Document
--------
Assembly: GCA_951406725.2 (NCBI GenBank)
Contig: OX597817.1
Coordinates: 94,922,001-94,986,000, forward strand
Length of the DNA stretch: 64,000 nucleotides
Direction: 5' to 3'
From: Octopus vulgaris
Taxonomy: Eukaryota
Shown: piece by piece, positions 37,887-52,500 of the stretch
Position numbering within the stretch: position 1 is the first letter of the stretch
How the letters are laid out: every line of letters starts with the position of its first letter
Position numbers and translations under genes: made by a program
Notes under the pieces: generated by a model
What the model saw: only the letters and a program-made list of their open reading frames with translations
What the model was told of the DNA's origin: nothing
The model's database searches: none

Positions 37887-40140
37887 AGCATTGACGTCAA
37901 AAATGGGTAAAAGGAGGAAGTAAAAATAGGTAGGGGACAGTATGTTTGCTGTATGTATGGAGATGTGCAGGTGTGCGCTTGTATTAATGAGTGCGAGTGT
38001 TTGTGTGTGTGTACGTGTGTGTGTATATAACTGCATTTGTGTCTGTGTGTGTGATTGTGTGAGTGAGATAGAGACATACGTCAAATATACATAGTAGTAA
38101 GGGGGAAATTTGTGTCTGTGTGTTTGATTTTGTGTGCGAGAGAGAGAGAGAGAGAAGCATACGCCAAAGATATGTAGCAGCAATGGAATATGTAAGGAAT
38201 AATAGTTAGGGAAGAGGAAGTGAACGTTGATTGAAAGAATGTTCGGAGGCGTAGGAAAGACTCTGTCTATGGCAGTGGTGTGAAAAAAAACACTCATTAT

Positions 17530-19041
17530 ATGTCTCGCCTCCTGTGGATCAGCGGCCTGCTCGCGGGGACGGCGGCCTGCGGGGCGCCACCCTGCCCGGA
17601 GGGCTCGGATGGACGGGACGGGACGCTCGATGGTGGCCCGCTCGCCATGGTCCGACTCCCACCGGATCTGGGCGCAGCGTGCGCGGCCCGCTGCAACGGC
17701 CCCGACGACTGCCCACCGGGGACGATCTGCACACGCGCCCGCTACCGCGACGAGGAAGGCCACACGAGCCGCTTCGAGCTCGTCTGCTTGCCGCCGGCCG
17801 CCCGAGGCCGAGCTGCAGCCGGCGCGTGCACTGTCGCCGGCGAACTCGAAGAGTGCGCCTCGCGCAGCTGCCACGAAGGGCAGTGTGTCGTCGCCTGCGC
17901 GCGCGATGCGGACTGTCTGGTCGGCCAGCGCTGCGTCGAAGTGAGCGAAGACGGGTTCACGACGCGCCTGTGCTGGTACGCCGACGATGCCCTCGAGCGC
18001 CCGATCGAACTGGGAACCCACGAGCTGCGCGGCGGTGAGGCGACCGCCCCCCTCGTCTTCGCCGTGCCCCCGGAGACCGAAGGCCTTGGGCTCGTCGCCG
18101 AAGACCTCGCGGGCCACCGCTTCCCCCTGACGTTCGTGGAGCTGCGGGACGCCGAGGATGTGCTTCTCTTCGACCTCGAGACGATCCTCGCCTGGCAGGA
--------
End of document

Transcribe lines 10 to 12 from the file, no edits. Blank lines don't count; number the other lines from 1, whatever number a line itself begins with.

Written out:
How the letters are laid out: every line of letters starts with the position of its first letter
Position numbers and translations under genes: made by a program
Notes under the pieces: generated by a model